Recently Urban Mapping announced free access for a limited number of transactions to the API. They also introduced a free Mass Transit Proximity API. The Proximity API is similar to the Neighborhood API in that if the user sends a point to the database, it will return the corresponding attributes about that train station or line, with times, etc. If a user has a list of properties or restaurants they can send them to the database and it will return associated information about them. This allows the user to construct an application and do directory searches for train stations, real estate or other needs based on requirements such as how far the user wants to walk, and whether the train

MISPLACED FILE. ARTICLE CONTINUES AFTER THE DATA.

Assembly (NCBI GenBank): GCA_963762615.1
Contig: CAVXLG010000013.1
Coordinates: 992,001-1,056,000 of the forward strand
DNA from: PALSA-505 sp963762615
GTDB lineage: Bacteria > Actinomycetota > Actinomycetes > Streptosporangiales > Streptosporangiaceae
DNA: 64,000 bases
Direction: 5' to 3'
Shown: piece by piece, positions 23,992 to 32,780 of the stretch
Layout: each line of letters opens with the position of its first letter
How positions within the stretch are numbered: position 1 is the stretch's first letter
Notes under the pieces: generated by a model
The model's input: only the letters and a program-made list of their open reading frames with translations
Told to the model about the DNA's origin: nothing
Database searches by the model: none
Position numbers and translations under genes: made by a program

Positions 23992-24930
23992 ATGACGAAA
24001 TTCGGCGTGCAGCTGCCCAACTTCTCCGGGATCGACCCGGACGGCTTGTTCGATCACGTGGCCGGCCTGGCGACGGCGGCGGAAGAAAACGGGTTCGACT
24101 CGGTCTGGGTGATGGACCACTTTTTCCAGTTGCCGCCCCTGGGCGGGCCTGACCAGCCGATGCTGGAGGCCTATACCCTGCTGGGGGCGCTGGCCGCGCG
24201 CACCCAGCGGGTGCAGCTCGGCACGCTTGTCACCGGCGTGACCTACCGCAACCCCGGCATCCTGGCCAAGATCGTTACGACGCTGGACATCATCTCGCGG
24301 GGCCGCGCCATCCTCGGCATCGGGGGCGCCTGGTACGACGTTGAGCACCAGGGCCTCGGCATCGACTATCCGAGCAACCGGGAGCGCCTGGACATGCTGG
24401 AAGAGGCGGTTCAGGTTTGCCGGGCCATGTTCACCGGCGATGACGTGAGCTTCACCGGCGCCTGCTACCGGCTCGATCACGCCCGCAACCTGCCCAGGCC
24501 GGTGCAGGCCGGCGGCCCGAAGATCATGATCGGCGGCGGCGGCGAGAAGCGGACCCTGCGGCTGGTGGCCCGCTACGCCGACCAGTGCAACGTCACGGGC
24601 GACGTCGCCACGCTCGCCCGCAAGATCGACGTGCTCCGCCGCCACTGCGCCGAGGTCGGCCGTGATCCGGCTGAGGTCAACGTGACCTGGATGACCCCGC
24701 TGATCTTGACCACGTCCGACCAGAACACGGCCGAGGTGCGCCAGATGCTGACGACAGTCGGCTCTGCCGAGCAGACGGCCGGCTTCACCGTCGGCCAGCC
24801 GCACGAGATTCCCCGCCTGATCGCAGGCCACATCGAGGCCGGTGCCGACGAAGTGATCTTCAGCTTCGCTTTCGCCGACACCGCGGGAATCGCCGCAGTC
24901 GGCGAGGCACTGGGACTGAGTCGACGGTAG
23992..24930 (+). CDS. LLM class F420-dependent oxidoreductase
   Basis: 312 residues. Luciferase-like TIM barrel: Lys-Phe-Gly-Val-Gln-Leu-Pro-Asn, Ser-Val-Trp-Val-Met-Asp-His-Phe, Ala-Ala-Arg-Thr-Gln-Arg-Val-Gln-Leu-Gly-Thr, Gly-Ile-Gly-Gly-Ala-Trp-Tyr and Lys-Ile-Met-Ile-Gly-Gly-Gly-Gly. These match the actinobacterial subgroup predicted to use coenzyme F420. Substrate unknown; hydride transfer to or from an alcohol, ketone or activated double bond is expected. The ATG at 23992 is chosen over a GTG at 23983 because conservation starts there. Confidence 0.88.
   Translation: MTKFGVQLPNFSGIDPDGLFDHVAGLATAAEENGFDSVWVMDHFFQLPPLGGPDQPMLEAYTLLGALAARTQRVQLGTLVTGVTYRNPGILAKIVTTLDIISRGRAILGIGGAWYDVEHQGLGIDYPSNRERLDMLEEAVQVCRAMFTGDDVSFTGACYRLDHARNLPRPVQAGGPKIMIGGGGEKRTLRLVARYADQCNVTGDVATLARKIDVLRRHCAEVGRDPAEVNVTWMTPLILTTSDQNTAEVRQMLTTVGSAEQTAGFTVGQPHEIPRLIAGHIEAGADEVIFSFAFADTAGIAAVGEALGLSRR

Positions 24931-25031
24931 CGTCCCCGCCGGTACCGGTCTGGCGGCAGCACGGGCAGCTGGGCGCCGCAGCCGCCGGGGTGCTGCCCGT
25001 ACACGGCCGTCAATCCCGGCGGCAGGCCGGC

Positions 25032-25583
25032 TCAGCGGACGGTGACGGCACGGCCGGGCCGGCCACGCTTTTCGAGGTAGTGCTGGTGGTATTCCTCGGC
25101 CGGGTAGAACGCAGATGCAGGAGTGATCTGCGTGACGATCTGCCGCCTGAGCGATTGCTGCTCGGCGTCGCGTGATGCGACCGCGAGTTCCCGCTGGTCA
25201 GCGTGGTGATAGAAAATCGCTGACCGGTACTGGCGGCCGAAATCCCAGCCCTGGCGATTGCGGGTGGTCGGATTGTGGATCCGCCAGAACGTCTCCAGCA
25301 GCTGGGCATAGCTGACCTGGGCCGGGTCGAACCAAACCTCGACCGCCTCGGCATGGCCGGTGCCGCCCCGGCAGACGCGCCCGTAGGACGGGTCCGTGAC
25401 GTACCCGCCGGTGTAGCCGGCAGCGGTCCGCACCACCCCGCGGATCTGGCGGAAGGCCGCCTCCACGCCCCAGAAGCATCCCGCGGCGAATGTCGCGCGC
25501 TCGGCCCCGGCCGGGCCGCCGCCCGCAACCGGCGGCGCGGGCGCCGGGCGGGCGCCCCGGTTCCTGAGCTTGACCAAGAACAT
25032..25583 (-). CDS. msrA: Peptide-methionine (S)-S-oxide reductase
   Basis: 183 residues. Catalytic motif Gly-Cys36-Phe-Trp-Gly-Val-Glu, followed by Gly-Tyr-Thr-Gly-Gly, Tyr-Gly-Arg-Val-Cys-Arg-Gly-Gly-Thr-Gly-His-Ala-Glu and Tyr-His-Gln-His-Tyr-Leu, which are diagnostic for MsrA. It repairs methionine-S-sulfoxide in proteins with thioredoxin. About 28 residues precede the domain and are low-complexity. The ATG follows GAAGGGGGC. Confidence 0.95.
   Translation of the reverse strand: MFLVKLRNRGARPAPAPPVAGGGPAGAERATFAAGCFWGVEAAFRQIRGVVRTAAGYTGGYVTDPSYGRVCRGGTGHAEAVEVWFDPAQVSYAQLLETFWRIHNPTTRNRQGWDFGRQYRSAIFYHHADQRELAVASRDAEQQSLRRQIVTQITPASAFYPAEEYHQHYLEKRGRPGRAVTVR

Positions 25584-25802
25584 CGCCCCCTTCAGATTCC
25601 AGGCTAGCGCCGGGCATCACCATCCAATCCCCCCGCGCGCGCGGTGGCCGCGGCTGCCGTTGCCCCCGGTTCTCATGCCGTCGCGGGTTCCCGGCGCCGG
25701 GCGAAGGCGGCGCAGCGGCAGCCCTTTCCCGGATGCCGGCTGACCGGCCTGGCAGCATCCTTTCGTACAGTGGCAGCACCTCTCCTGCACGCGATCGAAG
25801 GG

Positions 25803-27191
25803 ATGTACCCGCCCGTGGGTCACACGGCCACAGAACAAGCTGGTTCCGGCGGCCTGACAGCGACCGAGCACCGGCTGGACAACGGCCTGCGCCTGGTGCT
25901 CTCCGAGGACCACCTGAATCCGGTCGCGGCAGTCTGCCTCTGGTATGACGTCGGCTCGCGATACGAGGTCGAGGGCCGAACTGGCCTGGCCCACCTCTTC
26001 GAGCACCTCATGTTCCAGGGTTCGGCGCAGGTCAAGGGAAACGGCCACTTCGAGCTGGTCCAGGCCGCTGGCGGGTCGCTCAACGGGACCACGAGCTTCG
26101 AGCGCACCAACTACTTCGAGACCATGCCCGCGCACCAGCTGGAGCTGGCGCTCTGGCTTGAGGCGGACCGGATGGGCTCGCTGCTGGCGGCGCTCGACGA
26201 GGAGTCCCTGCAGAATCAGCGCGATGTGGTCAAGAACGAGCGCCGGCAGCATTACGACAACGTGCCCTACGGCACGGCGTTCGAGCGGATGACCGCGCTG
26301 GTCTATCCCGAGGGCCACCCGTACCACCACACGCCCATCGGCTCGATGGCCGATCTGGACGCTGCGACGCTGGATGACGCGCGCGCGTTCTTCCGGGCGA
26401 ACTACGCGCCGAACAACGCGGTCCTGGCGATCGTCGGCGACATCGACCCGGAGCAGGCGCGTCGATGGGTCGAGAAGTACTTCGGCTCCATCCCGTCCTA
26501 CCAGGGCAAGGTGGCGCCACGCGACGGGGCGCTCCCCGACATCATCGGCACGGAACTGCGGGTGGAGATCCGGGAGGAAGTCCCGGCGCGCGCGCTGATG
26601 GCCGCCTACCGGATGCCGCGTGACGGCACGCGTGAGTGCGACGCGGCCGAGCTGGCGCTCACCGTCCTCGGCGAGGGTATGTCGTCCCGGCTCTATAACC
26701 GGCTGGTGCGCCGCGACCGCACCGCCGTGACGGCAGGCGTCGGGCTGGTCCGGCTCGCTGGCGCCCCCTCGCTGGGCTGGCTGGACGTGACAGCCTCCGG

station is accessible by wheelchair, etc.
“Routable data is shipped to customers so it can allow them to do proximity searching,” explains White. “They have all the points, if they then have the network, all the heuristics and the costs, they’re able to do routing.” White says there isn’t a commercially available routing engine for them to use, as the only one, Google Transit, doesn’t give you access to its application, and there is no API for transit.